In Thrifting, as in Real Life, Sometimes You Win and Sometimes You Lose

While perusing the goods at my fancy shopping place (aka the Goodwill Outlet Center), I’m always on the lookout for vintage table linens.  I keep some for myself, but others I pass along to people I know can use them.  While making a quick pass through the bins last week I spotted the tablecloth above.  At first it looked to be mid 20th century, but something about it looked a little too much like a modern interpretation of a vintage design.

I pulled the cloth out anyway, just to make sure I was not making a mistake.  The first thing I noticed was how thin the fabric was.  Vintage printed cotton and linen tablecloths are usually very hefty in weight.

Then I looked at the hem.  The almost half inch turn under and the very wide stitching had me convinced that this was not vintage.  But then I noticed the real proof.

Oh, well.  I knew it was too good to be true.

The popularity of retro and vintage design has really made it hard to tell what is new and what is old unless you educate yourself as to the differences.  Several weeks ago I posted a photo on Instagram of a display of new hankies that were designed to look old.  After a few washings I’m sure these new hankies will look even older.  And reissues of Vera Neumann designs are identical to those she produced in the 1950s through 1970s.  The difference is in the fabric and the finishing.

When I spotted these Vera napkins at the same fancy shopping spot, I knew they were the real vintage deal.  The linen fabric was soft but sturdy, and the edges were beautifully finished in cotton thread.  It really took the sting out of being fooled by Martha.

16 Comments

Filed under Shopping, Viewpoint

16 responses to “In Thrifting, as in Real Life, Sometimes You Win and Sometimes You Lose

  1. I felt your pain on that tablecloth! More than once I have found what looked like a vintage piece of glass or pottery and then found a “Made in China” sticker 😦 – Karen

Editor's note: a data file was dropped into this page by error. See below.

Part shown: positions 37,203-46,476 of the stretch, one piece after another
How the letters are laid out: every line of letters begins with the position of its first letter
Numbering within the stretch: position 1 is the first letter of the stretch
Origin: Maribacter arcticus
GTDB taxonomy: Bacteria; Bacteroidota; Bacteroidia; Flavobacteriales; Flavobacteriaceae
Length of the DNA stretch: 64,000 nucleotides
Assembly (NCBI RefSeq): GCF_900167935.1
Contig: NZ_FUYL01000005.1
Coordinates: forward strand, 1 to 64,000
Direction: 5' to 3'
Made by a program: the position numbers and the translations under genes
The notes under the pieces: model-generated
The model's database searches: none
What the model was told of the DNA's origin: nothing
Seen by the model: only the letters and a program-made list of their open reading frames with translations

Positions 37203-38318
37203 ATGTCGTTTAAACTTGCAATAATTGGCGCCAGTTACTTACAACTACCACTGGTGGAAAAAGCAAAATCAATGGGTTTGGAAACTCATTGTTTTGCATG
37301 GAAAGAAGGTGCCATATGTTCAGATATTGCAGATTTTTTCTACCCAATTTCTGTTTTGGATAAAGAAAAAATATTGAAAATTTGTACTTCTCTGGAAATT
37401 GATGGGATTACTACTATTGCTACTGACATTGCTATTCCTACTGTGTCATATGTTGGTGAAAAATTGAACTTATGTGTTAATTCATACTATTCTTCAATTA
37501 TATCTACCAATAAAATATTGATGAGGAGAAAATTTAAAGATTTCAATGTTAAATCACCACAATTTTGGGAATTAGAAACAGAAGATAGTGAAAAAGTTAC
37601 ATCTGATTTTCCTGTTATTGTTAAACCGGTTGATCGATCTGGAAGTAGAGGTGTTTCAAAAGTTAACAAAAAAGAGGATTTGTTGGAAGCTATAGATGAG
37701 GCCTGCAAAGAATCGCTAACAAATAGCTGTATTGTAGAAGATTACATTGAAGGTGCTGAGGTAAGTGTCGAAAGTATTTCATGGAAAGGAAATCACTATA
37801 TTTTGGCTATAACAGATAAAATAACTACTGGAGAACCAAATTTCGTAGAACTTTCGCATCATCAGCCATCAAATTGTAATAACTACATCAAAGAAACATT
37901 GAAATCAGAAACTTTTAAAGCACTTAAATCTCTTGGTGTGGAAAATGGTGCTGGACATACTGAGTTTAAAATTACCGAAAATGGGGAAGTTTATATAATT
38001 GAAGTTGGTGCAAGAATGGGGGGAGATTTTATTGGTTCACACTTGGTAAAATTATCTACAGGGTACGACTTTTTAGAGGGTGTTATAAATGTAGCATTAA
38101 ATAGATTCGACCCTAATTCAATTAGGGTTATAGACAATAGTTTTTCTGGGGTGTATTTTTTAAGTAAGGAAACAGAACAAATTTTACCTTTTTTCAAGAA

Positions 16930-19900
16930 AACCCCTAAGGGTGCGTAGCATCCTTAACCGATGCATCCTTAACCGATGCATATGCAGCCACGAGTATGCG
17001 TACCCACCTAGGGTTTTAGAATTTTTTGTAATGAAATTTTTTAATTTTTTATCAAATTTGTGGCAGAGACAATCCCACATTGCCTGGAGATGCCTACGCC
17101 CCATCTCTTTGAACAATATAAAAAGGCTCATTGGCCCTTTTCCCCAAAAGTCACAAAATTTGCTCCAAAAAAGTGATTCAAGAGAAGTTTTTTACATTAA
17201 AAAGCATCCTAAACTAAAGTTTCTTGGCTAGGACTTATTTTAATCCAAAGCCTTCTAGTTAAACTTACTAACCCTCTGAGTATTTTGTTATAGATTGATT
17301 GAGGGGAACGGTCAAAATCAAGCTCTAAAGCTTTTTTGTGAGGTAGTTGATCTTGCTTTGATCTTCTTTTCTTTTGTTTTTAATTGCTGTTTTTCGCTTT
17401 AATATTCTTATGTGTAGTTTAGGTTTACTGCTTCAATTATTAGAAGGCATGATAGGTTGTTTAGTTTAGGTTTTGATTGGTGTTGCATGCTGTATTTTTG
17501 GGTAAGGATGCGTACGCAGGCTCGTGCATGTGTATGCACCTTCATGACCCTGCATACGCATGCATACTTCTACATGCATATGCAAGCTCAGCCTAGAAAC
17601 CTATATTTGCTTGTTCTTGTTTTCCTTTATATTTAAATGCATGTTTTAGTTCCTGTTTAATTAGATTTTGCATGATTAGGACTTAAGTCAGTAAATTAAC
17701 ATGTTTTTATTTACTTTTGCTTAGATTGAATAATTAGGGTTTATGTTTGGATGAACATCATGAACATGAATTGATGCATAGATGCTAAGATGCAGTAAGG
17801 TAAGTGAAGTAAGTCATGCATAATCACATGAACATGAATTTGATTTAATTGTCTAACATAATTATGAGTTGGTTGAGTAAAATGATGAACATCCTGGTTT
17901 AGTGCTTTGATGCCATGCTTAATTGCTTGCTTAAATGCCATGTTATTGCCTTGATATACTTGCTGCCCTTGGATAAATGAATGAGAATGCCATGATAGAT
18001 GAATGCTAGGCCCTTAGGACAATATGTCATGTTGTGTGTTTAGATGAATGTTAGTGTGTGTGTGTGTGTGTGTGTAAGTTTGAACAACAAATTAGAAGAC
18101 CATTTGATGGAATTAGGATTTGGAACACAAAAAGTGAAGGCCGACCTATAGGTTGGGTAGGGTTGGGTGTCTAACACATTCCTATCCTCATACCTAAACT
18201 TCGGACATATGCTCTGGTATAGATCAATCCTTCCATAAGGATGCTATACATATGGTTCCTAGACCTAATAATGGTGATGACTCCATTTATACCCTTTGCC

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  2. Those Vera napkins are gorgeous! Hope they came home with you.

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  3. Not just linens. I don’t shop at Kohl’s brick & mortar discount department stores (I do occasionally buy “intimates” from them online) so I wasn’t aware that they have hired designers to create clothing lines for them. Been fooled twice — Dana Buchman and Simply Vera [Wang]. Got all excited thinking I had found fab designer items (although the fabric seemed skimpy and the finishing rough). Nope.

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  4. Kathy Todd

    I am big Vera Neumann collector. I get my best finds at Estate Sales. I’m the old lady pulling all the mixed up and disorganized linens from the linen closet. Watch for her lady bug or label to be sure it’s Vera. Best find ever were four sets of twin sheets in her fern pattern, which joined my set of four drape panels of the same pattern.
    See Kohl’s sometimes has kitchen linens and towels which are reprints of her
    patterns.

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  5. So true! Luckily, as you said, you can usually tell with linens and garments by checking the construction and fabric. But Andy–who has been doing this longer than I have–was once fooled by what he thought was a cool graphic 70s t-shirt. The fabric had that soft, thin feel that those poly blend t-shirts get with age, and the tag looked old school. But it was from some current mall store (I can’t remember if it was American Eagle or what); he was a bit crushed when I showed it to him!

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  6. I found some Vera napkins I will send you along with the prints this week-

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  7. I suppose the good thing about stuff being remade is that it keeps people happy who might otherwise only have the original things for a while before getting bored of it and moving on. I don’t have a problem with really authentic repro, it’s the half-hearted stuff that waters down the original design that bugs me. (And the poor quality of a lot of modern fabrics.)

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  8. I feel your pain and struggle. It is painful and annoying to be fooled for even just a second by a contemporary piece.

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  9. Funny that modern retro textiles are flimsier than the vintage versions. By contrast new Fiestaware is heavy and clunky–it makes vintage Fiestaware seem like delicate porcelain!

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